Puglia has a wine culture of the most ancient tradition where it's plains have been a sanctuary for grape vines and olive trees since the time of the Phoenicians and Greeks. Today, Puglia produces more wine than almost any other region in Italy, even if much of Puglia's wine is used as vino da taglio (filler wine) to reinforce weaker wines. It is the least mountainous region in Italy, consisting mainly of broad plains and low-lying hills. The only mountainous areas, the Gargano promontory and the Monti Dauni do not exceed 1,150 meters and are found in the north in Puglia (1).
Outside of Puglia, Bombino Bianco is also grown in the rich and fertile flatlands of Emilia-Romagna, the Mediterranean climate of Abruzzo, the plains of Lazio, the hilly central region of Umbria and the ancient island of Sardinia.
Bombino Bianco is a white varietal of unknown origin. Some experts believe Bombino Bianco was brought to Italy by the Templar knights during the Crusades, others say that it's of Spanish origin, but there is no convincing documentation to support either hypothesis. It's name probably derives from the unique shape of the bunch which resembles that of a cuddling infant and has nothing to do with bombs (fruit, small, or otherwise). Another hypothesis is that the name is a corruption of bonvino, or good wine. Recent research suggests that Bombino Bianco is most likely a parent of two other Puglian cultivars, Impigno and Moscatello Selvatico (2).
In Lazio's Castelli Romani area, the presence of Bombino Bianco has been documented for centuries, but recent research implied that it is also identical to Ottonese, a variety typical of the more southern reaches of a long sequence of planting errors ensued; in the belief that Bombino Bianco is identical to Mostosa (or Pagadebit), it was planted extensively in Emilia-Romagna, and for the same reason, it was also much planted in Abruzzo, because producers wishing to plant Pagadebit or Trebbiano Abruzzese were told they were identical varieties.
Howerver, when nurseries were asked for Bombino Bianco, they were just as likely to send one of the other varieties. For example, most of the producers in Emilia-Romagna have said that the nursery grapevines available over the last twenty or thirty years were undoubtedly Bombino Bianco and not of true Pagadebit. To further add to the confusion, these varieties behave differently in the field and do not produce wines of similar quality.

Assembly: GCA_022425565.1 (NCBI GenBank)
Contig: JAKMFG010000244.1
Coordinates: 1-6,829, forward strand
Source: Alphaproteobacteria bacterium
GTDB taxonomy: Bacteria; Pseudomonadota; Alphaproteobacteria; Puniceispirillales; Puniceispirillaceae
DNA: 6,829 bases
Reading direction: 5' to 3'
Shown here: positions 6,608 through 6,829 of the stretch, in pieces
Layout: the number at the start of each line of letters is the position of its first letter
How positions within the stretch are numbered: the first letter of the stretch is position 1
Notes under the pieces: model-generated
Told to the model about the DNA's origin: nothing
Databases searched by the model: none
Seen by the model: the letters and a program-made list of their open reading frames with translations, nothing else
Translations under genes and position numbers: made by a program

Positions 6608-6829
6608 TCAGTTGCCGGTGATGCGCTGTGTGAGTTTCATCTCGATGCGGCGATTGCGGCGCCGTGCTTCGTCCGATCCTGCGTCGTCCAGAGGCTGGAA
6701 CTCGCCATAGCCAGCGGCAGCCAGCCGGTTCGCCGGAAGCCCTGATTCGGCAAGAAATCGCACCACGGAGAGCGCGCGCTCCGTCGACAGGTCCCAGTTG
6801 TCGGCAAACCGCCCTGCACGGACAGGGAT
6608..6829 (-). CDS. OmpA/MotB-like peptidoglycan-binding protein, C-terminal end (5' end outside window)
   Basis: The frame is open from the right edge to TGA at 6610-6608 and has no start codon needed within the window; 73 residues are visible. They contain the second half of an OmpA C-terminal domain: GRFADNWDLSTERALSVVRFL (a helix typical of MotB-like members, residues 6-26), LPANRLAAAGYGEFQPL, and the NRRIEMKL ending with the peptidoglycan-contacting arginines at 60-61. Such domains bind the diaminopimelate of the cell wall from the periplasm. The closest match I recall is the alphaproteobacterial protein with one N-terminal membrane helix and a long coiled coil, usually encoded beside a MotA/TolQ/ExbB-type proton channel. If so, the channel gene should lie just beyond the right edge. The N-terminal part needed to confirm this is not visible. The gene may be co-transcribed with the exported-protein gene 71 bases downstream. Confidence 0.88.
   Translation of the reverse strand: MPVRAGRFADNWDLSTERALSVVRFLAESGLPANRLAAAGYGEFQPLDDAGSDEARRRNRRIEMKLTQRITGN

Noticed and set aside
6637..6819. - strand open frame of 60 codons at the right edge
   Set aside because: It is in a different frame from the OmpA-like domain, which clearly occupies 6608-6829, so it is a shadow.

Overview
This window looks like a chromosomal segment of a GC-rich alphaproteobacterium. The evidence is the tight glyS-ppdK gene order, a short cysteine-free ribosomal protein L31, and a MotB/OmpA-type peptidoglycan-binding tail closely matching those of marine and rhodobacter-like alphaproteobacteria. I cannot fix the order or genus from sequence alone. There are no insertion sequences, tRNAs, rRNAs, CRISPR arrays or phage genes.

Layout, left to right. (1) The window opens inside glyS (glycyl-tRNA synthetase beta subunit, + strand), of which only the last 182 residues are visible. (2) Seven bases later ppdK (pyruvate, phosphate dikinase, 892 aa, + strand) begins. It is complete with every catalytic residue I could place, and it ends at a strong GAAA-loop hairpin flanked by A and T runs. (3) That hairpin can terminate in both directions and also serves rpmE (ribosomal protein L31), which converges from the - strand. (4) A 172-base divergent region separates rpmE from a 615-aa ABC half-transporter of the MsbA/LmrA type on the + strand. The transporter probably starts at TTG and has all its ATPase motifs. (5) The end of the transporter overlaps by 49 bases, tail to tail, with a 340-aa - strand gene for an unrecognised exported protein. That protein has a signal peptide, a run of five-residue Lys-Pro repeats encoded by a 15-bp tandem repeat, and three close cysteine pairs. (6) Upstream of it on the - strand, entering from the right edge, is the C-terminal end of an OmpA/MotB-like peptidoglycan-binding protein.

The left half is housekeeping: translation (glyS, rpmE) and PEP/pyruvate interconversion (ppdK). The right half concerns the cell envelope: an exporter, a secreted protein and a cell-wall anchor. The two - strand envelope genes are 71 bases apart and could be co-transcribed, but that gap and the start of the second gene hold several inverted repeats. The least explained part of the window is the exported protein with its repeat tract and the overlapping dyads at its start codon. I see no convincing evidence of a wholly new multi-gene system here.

So while many farmers and scientists believed they were dealing with Bombino Bianco, it is likely they were actually growing or studying mixtures of distinct, similar-looking varieties: older vines of the original variety were interplanted with newer vines of another variety right in the same vineyard (2).
It is included in the blend of two DOCG wines, both from Lazio: Frascati and Frascati Cannellino. It is also allowed in DOC blends such as Puglia's Cacc'e' Mmitte di Lucera, Castel del Monte, and San Severo, Lazio's Marino and Frascati, Abruzzo's Trebbiano d'Abruzzo, Emilia-Romagna's Colli della Romagna Centrale and Pagadebit di Romagna. It is also allowed in roughly forty IGT wines. It's large presence is a testament to Bombino Bianco's importance (2).
True Bombino Bianco wines from Puglia are creamier than those from other regions with aromas and flavors of minerals, almonds, aniseed, and hints of apricot and tropical fruit. Bombino Bianco from Lazio and Emilia-Romagna are thinner, more herbal and lemony. Donnardea is the first estate in Lazio to have gone the monovarietal route. In southwestern Lazio monovarietal bombino is easier to come by now, but it is labeled Ottonese, as that is the name the variety is known by there. Ottonese wines are very high acid, lemony and mineral, and for this reason, many producers prefer to blend in a little Ballone or one of the local Malvasias to soften their edge (2).
(1.) Botturi & Meraviglia "An Overview of Italian Wine"
(2.) D'Agata, Ian. " Native Wiine Grapes of Italy"